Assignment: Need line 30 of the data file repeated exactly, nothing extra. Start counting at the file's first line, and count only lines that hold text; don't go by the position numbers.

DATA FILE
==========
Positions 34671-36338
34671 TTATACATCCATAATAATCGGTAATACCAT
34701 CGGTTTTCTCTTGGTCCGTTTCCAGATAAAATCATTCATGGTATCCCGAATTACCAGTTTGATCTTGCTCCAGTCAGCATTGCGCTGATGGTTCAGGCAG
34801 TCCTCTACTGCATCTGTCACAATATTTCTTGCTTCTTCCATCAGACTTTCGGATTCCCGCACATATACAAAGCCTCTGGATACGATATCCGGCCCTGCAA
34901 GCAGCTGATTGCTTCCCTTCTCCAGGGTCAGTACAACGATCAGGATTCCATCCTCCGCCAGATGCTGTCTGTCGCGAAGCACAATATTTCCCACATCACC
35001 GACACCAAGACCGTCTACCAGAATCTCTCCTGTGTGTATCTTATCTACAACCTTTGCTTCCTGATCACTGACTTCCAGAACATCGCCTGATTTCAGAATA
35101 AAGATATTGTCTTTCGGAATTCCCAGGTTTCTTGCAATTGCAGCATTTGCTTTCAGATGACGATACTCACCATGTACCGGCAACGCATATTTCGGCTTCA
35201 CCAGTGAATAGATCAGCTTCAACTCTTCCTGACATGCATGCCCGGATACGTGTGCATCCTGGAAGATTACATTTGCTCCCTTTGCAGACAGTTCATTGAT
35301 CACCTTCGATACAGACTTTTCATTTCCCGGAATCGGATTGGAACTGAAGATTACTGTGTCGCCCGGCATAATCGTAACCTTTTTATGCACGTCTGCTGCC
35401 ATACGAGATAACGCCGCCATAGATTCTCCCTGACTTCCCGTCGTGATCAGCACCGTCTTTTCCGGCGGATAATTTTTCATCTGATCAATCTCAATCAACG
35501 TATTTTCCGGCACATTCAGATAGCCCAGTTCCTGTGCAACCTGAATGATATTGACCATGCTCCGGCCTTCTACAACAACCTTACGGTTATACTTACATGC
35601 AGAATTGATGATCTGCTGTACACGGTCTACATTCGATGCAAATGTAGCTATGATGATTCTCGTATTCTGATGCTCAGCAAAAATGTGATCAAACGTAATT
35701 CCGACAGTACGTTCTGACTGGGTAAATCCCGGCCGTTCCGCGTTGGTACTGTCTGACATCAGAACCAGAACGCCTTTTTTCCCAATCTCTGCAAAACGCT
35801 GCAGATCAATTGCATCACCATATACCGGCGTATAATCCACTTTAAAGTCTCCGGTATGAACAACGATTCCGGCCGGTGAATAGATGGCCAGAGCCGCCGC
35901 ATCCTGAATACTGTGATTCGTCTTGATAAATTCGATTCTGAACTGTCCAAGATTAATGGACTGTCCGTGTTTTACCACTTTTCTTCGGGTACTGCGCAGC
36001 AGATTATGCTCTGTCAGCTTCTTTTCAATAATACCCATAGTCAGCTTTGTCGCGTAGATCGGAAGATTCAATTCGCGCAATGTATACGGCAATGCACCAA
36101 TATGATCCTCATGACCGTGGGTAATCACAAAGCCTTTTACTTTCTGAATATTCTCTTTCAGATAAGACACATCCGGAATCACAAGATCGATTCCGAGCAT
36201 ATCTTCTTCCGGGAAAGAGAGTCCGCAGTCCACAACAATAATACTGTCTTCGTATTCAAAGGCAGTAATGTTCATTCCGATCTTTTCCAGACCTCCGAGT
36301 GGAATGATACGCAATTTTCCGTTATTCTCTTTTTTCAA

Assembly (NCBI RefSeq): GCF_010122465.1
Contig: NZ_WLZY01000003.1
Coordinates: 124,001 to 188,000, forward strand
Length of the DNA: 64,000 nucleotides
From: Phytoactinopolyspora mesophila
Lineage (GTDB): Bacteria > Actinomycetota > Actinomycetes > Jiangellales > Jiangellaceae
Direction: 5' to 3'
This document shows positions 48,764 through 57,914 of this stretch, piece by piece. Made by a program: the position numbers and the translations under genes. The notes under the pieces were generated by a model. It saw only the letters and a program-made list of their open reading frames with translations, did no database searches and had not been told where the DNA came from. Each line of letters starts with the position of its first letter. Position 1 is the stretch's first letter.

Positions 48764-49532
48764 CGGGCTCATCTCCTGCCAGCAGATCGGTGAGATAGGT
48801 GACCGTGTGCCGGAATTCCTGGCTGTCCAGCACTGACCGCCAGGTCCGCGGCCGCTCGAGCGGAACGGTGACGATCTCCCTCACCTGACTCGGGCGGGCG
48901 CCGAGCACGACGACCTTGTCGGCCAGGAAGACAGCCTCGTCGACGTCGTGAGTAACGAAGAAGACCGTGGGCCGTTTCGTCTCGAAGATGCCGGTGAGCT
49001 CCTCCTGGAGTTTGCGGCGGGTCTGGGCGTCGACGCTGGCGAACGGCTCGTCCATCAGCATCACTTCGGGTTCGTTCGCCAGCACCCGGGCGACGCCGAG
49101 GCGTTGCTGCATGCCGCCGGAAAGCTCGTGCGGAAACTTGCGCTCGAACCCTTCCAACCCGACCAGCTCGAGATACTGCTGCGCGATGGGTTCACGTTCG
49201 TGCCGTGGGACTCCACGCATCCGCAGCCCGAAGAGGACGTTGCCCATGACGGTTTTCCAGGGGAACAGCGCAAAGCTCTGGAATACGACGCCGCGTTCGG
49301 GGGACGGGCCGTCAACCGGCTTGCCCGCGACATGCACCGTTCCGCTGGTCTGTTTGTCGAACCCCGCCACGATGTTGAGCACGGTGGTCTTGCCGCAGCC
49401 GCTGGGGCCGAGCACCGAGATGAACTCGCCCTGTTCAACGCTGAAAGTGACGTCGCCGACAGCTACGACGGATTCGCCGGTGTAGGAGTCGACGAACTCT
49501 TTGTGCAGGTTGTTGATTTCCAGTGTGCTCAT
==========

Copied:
48801 GACCGTGTGCCGGAATTCCTGGCTGTCCAGCACTGACCGCCAGGTCCGCGGCCGCTCGAGCGGAACGGTGACGATCTCCCTCACCTGACTCGGGCGGGCG